“These instances show that the past was not always an easy task.”

Of all the sweeping generalizations about history students have treated me to over the years, this is probably my favorite.

Unlike my other examples, this one was not the opening of an essay or even of a paragraph. Obviously, it follows and gathers a number of examples. I wish I had saved the examples, because the concept of past-as-task is almost impossible for me to grasp and those examples might have clarified what my student meant.

On the other hand, the sentence is wonderfully opaque in its simplicity; efforts to clarify it would leave, I think, a murky smear at best.

Here’s your task list for today, dear:

  1. brush your teeth
  2. do the dishes
  3. fold the laundry
  4. do the past
  5. take out the garbage…

The sentence would probably have slid by if the student had written “the past was not always easy”—although I can’t imagine anyone thinking the past was easy, so phrased that way the sentence would be pretty pointless.

I can see her now, typing the beginning of the sentence with confidence and a bit of academic panache, then typing “a” and racking her brain for the right noun to follow it. After all, she’d gone to all that trouble typing the “a”: why waste it? The line of thought that led her down the mental garden path to “easy task” I cannot imagine: I leave it to you to either spend a few merry moments trying to trace such a journey, or simply sit back and contemplate the sentence as it stands, pure and impassable.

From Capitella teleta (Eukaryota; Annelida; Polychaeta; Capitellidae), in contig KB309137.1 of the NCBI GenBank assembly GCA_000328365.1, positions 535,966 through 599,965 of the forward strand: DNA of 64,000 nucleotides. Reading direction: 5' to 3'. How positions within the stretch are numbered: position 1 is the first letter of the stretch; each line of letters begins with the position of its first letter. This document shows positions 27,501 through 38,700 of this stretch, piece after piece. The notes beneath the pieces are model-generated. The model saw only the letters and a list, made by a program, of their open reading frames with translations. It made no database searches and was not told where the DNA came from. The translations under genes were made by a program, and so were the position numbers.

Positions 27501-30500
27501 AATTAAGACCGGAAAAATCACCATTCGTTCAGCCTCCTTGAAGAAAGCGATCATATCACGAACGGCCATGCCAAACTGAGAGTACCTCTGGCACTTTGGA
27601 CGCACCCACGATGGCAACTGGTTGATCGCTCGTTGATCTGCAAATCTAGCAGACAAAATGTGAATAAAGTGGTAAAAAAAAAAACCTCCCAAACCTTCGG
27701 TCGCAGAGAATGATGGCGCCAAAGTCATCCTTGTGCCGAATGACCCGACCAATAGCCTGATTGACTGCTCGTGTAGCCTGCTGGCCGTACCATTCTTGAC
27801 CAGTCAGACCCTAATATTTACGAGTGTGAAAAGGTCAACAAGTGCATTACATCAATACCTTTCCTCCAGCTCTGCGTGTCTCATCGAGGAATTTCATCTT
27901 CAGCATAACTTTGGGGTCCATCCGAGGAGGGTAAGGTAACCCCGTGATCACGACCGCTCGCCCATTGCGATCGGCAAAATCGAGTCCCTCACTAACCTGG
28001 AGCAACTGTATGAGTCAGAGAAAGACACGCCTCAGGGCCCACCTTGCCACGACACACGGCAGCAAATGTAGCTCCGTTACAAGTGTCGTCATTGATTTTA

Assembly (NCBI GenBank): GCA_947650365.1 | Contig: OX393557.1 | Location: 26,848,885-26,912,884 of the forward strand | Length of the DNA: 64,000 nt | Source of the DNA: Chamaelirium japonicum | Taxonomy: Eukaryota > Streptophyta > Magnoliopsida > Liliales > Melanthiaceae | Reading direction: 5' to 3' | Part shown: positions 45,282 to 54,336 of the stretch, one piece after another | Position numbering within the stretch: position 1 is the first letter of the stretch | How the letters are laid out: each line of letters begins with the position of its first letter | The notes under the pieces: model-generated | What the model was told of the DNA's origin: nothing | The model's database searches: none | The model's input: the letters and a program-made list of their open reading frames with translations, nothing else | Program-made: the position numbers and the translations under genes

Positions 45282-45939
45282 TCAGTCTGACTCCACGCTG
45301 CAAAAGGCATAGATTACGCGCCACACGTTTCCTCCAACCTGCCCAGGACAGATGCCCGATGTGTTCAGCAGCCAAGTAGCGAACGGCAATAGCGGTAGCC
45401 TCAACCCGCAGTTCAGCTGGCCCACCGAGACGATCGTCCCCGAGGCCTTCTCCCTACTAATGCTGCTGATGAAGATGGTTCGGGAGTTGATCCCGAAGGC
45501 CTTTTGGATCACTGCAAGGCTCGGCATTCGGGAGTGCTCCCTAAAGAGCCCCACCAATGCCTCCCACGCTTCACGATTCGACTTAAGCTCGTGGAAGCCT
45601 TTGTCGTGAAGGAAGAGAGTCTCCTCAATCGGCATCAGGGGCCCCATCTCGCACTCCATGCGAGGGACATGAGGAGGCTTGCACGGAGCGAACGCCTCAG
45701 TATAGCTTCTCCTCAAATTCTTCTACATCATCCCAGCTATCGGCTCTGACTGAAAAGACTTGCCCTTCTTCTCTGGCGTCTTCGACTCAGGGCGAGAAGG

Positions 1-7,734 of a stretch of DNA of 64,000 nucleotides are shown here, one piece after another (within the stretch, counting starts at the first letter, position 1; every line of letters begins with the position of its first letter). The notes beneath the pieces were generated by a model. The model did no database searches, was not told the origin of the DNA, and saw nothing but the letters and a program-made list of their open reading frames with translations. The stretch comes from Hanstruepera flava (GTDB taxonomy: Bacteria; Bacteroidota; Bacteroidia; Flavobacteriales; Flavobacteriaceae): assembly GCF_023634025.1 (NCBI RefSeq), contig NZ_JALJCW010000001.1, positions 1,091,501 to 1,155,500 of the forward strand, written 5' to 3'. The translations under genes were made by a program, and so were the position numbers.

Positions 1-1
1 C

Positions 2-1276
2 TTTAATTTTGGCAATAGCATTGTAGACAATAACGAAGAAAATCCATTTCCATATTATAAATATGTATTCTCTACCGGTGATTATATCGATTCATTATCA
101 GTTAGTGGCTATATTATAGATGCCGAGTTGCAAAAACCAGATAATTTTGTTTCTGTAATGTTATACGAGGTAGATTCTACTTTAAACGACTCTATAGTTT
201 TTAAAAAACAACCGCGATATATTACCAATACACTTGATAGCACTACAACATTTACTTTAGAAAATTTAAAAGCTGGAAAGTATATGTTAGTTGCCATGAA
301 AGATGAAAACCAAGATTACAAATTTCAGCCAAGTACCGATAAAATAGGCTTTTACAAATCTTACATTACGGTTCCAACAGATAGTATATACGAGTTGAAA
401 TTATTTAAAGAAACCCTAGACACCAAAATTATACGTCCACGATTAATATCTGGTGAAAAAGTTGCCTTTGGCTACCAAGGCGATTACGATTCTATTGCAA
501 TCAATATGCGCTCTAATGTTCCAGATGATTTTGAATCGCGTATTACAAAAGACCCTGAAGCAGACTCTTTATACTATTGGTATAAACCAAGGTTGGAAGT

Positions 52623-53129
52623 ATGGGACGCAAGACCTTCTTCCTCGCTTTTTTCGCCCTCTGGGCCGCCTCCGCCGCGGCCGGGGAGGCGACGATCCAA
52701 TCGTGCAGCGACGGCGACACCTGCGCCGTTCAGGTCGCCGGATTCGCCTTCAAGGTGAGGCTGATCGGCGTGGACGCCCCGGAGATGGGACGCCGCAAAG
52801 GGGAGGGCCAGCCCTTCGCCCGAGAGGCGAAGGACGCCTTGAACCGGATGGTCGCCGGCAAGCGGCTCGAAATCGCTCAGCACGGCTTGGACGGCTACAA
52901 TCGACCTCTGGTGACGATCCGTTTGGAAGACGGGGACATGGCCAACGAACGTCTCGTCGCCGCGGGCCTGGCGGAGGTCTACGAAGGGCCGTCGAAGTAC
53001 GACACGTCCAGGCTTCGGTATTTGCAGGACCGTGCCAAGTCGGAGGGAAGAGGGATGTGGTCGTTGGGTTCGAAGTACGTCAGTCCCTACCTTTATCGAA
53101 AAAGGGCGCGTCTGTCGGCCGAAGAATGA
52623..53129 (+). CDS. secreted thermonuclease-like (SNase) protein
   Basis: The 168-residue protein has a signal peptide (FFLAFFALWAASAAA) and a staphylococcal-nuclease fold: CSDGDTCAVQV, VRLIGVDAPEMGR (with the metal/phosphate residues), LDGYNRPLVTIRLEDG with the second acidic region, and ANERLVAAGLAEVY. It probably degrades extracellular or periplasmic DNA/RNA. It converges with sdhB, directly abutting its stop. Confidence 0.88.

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About RAB

Teacher of English writing and literature (college-level); academic-freedom activist; editor and copy editor; theater director, costumer, actress, playwright. View all posts by RAB

3 responses to ““These instances show that the past was not always an easy task.”

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